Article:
Electrolytic Cell vs Galvanic Cell & FAQs

Jul 9, 2022 | Turito Team

electronic cell

Electrolytic Cell

A cell is a device capable of producing electrical energy from chemical reactions or employing electrical energy to bring about a chemical reaction. So, cells can be grouped into two major categories: one that produces electrical energy from chemical reactions and another that uses electrical energy to bring about a chemical reaction. While the former is called a galvanic or voltaic cell, the latter is an electrolytic cell. 

Electrolytic Cell vs Galvanic Cell

Both electrolytic and galvanic cells operate differently. The following table enumerates the key differences between electrolytic cells vs galvanic cells.

Electrolytic Cells Galvanic Cells
It favours non-spontaneous reactions wherein electrical energy from an external source is converted to chemical energy.  It favours spontaneous reactions wherein chemical energy gets converted to electrical energy. 
Both electrodes lie submerged in the same electrolyte solution.  The half-cells are connected by a salt bridge.
The cathode is the negative electrode, and the anode is the positive electrode. Driven by an external power source, the electrons flow from anode to cathode. The cathode is the positive electrode, and the anode is the negative electrode. The electrons still flow from the anode to the cathode.

However, both cells contain two half-cells for a net-redox reaction with reduction and oxidation. In both the cells, oxidation occurs at the anode and reduction at the cathode.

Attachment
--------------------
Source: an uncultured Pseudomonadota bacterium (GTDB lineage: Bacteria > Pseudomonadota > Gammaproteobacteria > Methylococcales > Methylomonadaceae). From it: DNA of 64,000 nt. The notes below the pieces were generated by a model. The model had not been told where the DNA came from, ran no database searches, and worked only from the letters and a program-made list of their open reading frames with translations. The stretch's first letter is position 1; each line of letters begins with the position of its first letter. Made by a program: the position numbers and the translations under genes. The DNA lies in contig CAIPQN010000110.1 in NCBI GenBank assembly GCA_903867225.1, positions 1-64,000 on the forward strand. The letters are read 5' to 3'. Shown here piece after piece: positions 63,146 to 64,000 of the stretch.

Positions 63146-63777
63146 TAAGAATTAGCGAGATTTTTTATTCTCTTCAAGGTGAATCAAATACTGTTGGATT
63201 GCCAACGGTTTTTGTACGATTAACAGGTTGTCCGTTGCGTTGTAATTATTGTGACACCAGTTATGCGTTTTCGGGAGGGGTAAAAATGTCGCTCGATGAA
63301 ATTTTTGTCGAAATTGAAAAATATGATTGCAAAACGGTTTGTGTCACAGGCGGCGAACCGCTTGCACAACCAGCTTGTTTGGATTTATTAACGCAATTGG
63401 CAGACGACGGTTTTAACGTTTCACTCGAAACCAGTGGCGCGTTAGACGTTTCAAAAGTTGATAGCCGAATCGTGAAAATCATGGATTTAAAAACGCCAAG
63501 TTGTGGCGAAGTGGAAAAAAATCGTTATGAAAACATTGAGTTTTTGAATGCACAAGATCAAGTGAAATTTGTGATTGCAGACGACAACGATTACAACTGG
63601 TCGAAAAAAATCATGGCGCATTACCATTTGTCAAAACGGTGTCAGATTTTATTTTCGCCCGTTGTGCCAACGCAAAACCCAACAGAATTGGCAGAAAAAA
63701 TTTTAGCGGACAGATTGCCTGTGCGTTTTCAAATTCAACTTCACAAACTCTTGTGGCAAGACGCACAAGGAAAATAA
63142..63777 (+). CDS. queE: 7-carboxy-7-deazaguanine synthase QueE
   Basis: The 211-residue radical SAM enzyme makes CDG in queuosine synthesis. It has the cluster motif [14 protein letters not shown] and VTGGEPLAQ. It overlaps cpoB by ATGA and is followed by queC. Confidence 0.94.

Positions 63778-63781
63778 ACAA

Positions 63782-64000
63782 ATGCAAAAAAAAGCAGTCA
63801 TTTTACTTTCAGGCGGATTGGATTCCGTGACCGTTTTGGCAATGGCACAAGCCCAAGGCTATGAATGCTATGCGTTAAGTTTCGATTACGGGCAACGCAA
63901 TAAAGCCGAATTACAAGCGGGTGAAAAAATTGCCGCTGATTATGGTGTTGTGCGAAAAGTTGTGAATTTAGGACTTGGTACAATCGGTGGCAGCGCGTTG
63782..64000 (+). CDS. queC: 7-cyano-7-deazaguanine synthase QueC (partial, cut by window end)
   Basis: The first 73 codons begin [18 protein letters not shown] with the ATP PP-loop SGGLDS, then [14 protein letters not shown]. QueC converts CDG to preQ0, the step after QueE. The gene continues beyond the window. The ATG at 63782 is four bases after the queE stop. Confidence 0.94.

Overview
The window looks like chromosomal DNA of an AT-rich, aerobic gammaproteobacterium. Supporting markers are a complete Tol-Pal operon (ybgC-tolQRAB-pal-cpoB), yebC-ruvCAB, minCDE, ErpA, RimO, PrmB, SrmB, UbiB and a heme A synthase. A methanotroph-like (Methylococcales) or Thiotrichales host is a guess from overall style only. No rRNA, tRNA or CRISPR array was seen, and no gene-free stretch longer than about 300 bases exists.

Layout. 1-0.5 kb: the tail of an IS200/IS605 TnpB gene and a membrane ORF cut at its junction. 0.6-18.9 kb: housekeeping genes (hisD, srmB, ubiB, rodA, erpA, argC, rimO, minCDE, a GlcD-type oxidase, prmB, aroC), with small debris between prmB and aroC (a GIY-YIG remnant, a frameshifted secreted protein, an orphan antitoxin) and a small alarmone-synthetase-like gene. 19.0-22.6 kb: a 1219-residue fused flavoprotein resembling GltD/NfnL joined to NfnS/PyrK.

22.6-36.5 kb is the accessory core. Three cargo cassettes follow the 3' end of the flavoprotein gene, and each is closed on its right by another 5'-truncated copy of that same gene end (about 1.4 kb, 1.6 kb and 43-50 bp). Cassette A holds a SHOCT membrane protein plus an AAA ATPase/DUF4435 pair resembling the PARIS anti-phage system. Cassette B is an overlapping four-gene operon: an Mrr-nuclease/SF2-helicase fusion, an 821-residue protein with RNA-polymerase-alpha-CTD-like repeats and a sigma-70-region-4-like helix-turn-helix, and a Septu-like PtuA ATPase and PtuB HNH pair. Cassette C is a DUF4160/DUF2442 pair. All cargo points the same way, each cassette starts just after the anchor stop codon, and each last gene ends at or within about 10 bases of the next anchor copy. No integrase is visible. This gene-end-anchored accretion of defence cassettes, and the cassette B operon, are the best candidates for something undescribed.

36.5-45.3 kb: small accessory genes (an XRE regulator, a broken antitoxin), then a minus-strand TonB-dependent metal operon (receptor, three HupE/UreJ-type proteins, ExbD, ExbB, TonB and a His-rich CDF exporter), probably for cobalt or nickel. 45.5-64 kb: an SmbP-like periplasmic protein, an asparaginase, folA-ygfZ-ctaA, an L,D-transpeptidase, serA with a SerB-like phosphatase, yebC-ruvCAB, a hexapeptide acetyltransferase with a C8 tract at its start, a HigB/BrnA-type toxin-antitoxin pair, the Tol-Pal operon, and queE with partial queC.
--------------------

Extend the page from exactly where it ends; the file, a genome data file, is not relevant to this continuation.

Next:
What is an Electrolytic Cell?

An electrolytic cell is a device designed to utilise electrical energy and facilitate a non-spontaneous redox reaction. Thus, electrical energy is converted to chemical energy via the process of electrolysis. 

So, what is electrolysis? 

The process involving the passage of electric current from an external source into a solution of electrolyte is called electrolysis. 

An electrolytic cell is suitable for the electrolysis of certain compounds such as water when subjected to electrolysis forms gaseous hydrogen and oxygen.  

Components of an Electrolytic Cell 

The following electrolytic cell diagram shows the primary components of an electrolytic cell (see figure 1). 

An electrolytic cell      

An electrolytic cell consists of the following main parts: 

  • Tank: An electrolytic cell has an electrolytic tank made of a non-conducting material such as bakelite or glass. 
  • Electrolyte: The solution to be electrolysed (electrolyte) is filled in the tank. The electrolyte can be in the form of a solution or a fused state. 
  • Electrodes: The cell has two metallic/graphite rods dipped in the electrolyte and connected to a battery. The rod connected to the positive terminal acts as an anode, and that connected to the negative terminal acts as a cathode.  
Points to Remember

  • The anode has positive polarity, so anions move towards it.
  • The cathode has negative polarity, so cations move towards it.

Understanding Electrolytic Cell Function With Examples

Decomposition of sodium chloride is the simplest example of understanding how an electrolytic cell functions. If you melt sodium chloride to obtain a liquid and pass an electric current through the molten salt, it decomposes.